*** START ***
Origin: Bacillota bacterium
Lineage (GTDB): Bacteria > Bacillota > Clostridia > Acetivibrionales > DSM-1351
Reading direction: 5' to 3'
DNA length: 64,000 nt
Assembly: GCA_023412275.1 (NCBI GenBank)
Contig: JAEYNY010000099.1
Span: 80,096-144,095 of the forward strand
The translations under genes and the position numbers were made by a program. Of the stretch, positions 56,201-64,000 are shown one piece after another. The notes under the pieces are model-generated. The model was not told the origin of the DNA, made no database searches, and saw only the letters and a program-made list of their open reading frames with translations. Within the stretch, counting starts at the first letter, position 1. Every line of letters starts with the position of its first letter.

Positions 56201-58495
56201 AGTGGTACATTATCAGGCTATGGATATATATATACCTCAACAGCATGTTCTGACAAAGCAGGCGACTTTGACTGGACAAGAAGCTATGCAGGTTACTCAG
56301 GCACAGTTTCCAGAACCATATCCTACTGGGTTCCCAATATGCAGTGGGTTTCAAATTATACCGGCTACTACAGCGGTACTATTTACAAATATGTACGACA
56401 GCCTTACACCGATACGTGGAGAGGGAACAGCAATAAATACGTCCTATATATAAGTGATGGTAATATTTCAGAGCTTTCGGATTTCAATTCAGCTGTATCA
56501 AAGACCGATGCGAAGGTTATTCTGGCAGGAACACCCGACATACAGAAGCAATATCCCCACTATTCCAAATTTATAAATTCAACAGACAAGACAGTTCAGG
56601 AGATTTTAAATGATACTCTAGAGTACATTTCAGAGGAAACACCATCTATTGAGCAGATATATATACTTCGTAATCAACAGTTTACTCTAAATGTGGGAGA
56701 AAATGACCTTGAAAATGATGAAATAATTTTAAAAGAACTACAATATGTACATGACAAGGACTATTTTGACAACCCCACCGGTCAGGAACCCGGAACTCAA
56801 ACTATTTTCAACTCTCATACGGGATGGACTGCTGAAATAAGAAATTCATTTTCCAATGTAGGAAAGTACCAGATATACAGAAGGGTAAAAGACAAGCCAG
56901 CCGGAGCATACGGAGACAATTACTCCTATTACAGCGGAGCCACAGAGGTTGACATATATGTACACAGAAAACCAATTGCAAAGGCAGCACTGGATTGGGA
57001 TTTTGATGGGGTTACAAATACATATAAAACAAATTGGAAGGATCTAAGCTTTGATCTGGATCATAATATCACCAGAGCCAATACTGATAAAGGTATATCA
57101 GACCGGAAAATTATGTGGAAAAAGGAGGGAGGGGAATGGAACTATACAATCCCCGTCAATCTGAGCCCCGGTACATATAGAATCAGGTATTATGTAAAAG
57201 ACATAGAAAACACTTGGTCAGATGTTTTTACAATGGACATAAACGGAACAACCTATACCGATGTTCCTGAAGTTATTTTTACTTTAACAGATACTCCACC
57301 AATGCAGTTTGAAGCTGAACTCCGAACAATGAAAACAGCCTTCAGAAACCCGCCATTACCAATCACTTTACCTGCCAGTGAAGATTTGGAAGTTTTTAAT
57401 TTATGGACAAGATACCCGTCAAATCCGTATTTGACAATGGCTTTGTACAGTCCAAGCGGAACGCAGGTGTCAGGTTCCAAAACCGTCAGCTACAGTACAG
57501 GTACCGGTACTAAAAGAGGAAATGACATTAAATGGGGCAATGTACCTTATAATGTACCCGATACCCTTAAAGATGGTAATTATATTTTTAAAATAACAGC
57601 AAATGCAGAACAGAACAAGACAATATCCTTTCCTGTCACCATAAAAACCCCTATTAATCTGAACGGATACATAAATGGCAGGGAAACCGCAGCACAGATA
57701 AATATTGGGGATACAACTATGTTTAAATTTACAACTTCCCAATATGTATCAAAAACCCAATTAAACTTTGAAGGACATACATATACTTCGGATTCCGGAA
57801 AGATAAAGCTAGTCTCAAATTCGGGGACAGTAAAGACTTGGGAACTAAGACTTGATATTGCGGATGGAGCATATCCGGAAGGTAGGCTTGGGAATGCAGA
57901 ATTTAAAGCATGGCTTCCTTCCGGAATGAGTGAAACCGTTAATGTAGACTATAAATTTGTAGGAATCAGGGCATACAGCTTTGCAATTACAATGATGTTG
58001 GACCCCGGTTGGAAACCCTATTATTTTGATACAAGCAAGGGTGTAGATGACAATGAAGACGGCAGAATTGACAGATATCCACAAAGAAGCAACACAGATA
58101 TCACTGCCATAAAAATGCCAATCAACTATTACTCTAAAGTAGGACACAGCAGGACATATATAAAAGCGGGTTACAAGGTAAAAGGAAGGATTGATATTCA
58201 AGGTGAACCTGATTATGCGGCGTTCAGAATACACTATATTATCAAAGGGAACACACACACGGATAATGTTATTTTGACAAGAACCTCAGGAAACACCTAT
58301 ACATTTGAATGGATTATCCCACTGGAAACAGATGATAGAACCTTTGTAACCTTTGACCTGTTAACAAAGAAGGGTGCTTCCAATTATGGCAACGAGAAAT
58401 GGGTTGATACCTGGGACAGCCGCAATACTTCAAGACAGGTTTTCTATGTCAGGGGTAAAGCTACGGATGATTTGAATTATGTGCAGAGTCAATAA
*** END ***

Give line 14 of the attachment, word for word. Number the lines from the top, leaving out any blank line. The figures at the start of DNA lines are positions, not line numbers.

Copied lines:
56601 AGATTTTAAATGATACTCTAGAGTACATTTCAGAGGAAACACCATCTATTGAGCAGATATATATACTTCGTAATCAACAGTTTACTCTAAATGTGGGAGA